Succeed as a student by Passing on Passivity

By Jacob Guiler-Martinez

(Photo from Adobe Stock)

As students our job is to learn new skills, so we are constantly weighed down by fear of the unknown. It is easy to let this pressure build up to the point that you do not want to leave your comfort zone. The worst part is, there is a chance that you will make it all the way to graduation without ever leaving your comfort zone. The saying “c’s get degrees” comes from a place of truth, after all.

Is this what you want from your education? Not leaving your comfort zone is easy but it also means that you will never be in situation where you can learn. You will not be able to improve yourself personally and professionally.

I personally do not want to get up early every day for class, stay up late doing homework after getting home from a long day of school or work, and pay a small fortune to leave with only a piece of paper with my name on it. A degree is merely a participation trophy if that is all you leave with.

What does passivity look like?

Passivity comes in all shapes and sizes. The English Dictionary defines passivity as “acceptance of what happens, without active response or resistance.” What does this look like as a student? If you are inactive in your learning and accept the knowledge and skills you had before enrolling in college, that will result in not only a long four years, but nothing to show for it. Passivity as a student can also come in the form of having to use a program or tool that you aren’t familiar with. You can’t be a successful college without learning new skills and using new tools.

I have struggled with this form of passivity myself. In the IMC discipline we have the privilege of learning the design side of marketing and get to use tools such as Adobe Spark, Illustrator, Photoshop, and other design tools. Prior to my journey here at UNCW in the Communication Studies department, I had little experience with any design software. I played around in Paint in middle school during computer classes but did not bring anything else to the table. In my first IMC class I was very overwhelmed with the design assignments we had. I was not familiar with the programs, I was not confident in my design/creative skills, and worst of all, I accepted all of this.

(Photo from Order of Man)

This resulted in me doing poorly on every design assignment. Aside from finishing with a bad grade, I had wasted my time, my professor’s time, and an opportunity to gain an important new skill – a skill that would make me much more marketable as a candidate for any job in the IMC world. Passivity is a cushion or an enabler for laziness. I feared using programs I was unfamiliar with. I could have used the resources provided by my instructor to learn the design process and how to use design tools. I instead used my fear of the unknown as an excuse to not do well in the class. When the semester was over, I felt unaccomplished and unsure of my abilities.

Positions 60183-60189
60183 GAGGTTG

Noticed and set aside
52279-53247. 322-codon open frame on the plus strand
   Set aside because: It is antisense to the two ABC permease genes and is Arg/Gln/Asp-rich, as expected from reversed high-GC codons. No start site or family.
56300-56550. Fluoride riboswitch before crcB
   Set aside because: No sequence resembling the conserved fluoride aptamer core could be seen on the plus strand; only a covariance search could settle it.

Passivity can come in the form of no one taking the initiative in a group project and everyone waiting until the last minute only to turn in a mediocre project. It may look like you accepting that you do not completely understand what an assignment entails. You do not ask for help or clarification and procrastinate until you are forced to complete an assignment that you can not perform to your full potential on. How can you avoid passivity? How can you find the confidence to be the best you?

How to “pass” on passivity

If we look back at the definition of passivity, I mention in the beginning we can formulate a strategy to avoid it. We must not accept our shortcomings. Do not accept that you don’t have the skills necessary to do well on an assignment. No professor expects you to be an expert at anything you are doing. In every IMC class I have taken here at UNCW, the professors have supplied an extensive amount of content on any tools that you may use in the class. This content along with the free training opportunities sent to your email can turn anyone into an excellent candidate for a career in the field of IMC.

(Photo from

The second half of the definition, “without active response or resistance” warns us to be proactive. This does not mean you have to complete each assignment the day they become active. But at least look at the prompt to see if you understand what you are doing and are competent in the tools necessary to complete the assignment. If you do not understand an assignment, ask your teacher for clarification.

They will gladly welcome you during their office hours and provide you with the guidance needed. If you are competent using a certain program or tool needed to complete an assignment, look on Canvas to see the content your professor has supplied to explain how to use these tools. You can always take it a step further if you need extra help and search on YouTube for tutorials that will walk you through how to use any program you will come across as a student. You can also ask your professor for one-on-one help during their office hours. They are a great resource for any tool you will use in their class as they only expect you to use tools they are familiar with. There are many resources available to you as a student that will polish you into a candidate that any potential employer will want. It is up to you to be active and take advantage of these resources and opportunities. The only way to improve is to step outside of your comfort zone.